Backyard Heroes

johannes groschupf hinterhofhelden
March 2009 / 224pp

This book is outside of the five-year window for guaranteed assistance with English language translation. We suggest getting in touch with the relevant funding body for an informal conversation about the possibility of support. Please refer to to our  recommendations page for books that are currently covered by our funding guarantee.


This is Johannes Groschupf’s second novel. The author, born in 1963, earned his living as a travel journalist until the age of thirty, when, during a trip through the Algerian desert, his helicopter crashed and burst into flames and he emerged as the sole survivor. Groschupf’s extraordinary adventure and recovery from severe burns became the subject of his first novel, published in 2005 under the title Zu weit draussen but not so far in English. Now he tackles something very different.

Hinterhofhelden takes us into the characteristic ‘Hinterhöfe’ of Berlin, the courtyards which connect turn-of-the-century blocks of apartments and where much of the residents’ life takes place. The story is set in the 1980s, before the fall of the Wall, in the district of Neukölln, where workingclass Berliners, immigrants, and students live side by side. This third-person narrative revolves around Odefey, a naïve young man from West Germany, who arrives in Berlin to go to university there. He finds a flat, set in deepest Neukölln, by accident, which sets a precedent for his subsequent, seemingly random, adventures. Very soon after his arrival he gives up his studies and spends most of his time drifting through the streets, photographing scenes of everyday life with his newly acquired camera. He makes a series of chance encounters with typically feisty neighbours and soon becomes integrated. He is chased by a sex-crazed middle-aged housewife but restores his reputation and earns everyone’s respect by agreeing to take on the bully of the block in a staged fight, which he ends up winning by accident. There is also a proper love story, when Odefey meets Meetje, a student and fellow resident of Neukoelln, and after various crises decides it is time to grow up.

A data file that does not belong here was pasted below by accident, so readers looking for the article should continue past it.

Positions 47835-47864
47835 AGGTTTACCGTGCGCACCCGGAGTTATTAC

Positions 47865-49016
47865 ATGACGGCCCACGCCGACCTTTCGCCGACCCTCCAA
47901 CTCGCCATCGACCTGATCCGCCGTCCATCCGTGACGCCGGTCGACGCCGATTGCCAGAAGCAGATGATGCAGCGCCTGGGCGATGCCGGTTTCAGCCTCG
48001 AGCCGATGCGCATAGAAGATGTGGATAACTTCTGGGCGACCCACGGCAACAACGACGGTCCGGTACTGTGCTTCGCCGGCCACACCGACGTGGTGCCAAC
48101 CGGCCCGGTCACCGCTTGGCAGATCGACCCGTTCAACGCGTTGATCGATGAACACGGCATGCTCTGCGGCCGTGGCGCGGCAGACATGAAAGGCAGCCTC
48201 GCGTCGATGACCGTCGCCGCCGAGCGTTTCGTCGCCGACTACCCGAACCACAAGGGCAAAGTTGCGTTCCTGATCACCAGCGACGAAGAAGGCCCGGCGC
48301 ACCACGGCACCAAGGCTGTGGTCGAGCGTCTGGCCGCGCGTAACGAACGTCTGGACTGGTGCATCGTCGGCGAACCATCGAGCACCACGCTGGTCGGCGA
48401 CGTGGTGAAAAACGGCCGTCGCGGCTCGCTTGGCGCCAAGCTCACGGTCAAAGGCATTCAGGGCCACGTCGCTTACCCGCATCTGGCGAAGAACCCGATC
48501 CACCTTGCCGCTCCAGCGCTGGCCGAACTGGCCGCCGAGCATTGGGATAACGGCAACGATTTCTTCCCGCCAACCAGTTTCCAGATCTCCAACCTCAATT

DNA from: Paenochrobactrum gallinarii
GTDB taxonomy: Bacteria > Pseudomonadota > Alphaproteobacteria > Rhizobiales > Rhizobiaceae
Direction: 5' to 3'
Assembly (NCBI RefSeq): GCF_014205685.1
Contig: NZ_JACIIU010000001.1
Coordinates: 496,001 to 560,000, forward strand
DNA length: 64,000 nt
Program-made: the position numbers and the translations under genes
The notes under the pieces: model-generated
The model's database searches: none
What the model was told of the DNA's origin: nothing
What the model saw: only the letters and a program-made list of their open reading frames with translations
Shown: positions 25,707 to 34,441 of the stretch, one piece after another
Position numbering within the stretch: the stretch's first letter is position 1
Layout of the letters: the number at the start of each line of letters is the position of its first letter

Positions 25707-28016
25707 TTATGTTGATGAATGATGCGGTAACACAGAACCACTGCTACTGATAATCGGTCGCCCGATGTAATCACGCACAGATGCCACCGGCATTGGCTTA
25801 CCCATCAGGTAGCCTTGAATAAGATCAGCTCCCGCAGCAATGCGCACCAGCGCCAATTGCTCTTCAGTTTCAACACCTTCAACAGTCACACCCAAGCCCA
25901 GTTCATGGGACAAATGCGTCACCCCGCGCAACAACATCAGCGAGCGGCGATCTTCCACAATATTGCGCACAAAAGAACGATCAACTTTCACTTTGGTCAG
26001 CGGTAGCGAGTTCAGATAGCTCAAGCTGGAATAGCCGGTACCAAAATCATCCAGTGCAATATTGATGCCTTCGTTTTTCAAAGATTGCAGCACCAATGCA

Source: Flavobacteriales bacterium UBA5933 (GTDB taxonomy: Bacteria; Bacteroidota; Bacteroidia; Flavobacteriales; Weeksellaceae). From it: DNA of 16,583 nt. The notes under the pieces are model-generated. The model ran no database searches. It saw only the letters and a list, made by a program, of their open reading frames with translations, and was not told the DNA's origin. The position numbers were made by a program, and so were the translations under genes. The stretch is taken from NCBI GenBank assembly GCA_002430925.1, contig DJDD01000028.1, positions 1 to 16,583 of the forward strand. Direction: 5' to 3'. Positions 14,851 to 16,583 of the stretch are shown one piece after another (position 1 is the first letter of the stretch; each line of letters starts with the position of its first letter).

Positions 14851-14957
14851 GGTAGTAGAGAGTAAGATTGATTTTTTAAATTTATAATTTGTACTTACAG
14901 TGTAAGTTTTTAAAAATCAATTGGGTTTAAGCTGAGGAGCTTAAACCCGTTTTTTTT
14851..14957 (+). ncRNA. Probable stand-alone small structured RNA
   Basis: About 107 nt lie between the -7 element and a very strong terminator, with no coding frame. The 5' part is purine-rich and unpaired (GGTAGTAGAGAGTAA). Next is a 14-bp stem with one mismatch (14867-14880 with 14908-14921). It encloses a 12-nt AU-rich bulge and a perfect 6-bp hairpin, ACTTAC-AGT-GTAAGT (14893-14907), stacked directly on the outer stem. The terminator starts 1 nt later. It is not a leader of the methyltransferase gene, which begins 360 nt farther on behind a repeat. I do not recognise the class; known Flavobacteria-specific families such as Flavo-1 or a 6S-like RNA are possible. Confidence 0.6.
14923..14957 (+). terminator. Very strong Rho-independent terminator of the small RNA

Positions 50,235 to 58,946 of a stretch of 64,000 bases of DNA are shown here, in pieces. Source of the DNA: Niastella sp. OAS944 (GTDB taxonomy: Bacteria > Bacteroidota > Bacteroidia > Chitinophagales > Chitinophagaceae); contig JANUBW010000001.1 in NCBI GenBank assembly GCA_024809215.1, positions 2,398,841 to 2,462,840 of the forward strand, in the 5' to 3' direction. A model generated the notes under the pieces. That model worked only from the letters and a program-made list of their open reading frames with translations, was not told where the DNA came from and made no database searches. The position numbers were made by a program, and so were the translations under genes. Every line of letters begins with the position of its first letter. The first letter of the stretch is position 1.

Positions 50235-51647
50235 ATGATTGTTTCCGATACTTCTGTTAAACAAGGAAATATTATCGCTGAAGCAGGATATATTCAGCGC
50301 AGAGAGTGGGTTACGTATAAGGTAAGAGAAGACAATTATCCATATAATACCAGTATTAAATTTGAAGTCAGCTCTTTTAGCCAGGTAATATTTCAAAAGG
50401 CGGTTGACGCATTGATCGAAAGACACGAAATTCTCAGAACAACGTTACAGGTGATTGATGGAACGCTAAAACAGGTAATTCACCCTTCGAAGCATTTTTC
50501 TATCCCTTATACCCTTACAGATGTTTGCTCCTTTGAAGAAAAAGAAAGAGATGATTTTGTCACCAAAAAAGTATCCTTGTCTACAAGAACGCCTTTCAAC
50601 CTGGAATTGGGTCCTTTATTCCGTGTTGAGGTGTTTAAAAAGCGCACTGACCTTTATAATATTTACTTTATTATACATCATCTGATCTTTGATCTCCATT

This novel excels in bringing Neukölln to life, its atmosphere, smells and noises and its idiosyncratic inhabitants. It is refreshing to read a book that highlights the sense of community and ordinary, everyday life in this area which, in the German press, is so often portrayed simplistically as a place of deviant behaviour and seemingly unresolvable social problems. It stands in the tradition of a wave of ‘alternative’ Berlin novels, which started in the 1990s, and explores its theme with a sense of humour and real empathy. Well worth considering.

press quotes

‘Johannes Groschupf has written a terrific novel about distortions, social and physical …The minimalist style is spectacularly penetrating.’– Frankfurter Rundschau

‘A compelling and poetic piece of literature.’– RBB

‘He makes literature out of his life, literature that can stand alone.’– Berliner Morgenpost

about the author

Johannes Groschupf, born in 1963, has been a freelance journalist since 1988, during which time he has contributed to newspapers such as the Frankfurter Allgemeine Zeitung, Die Zeit and die taz and also written for the radio. In 1999 he received the acclaimed Robert Geisendörfer Prize for his radio feature Der Absturz (‘The Crash’). In 2002 his novel Zu weit draußen (‘Too Far Out’) was published and became both a critical and commercial success: it has sold over 15,000 copies to date.

Previous works, and translations thereof, include:
Zu weit draußen (Eichborn, 2005)

rights information

Eichborn AG
Kaiserstr. 66
60329 Frankfurt am Main, Germany
Tel: +49 69 25 60 03 767
Contact: Jutta Willand 

Eichborn was founded in 1980, and is one of Germany’s few independently-owned general publishers still operating. Its imprints include Die Andere Bibliothek (‘The Other Library’), founded by Hans Magnus Enzensberger, and Eichborn Berlin, which concentrates especially on first novels by young German authors. Its non-fiction list covers humour, gift and reference books, among other subjects. Many titles originally published by Eichborn have been translated into English, including W.G. Sebald’s The Emigrants and The Rings of Saturn; A Woman in Berlin by Anonymous (winner of the 2006 Schlegel-Tieck award); Jenny Erpenbeck’s The Old Child and Book of Words; Walter Moers’ The 13½ Lives of Captain Bluebear; and Jan Costin Wagner’s Ice Moon.

translation assistance

Applications should be made to the Goethe-Institut.

share this recommendation

Share this on twitter, facebook or via mail.

All recommendations from Spring 2009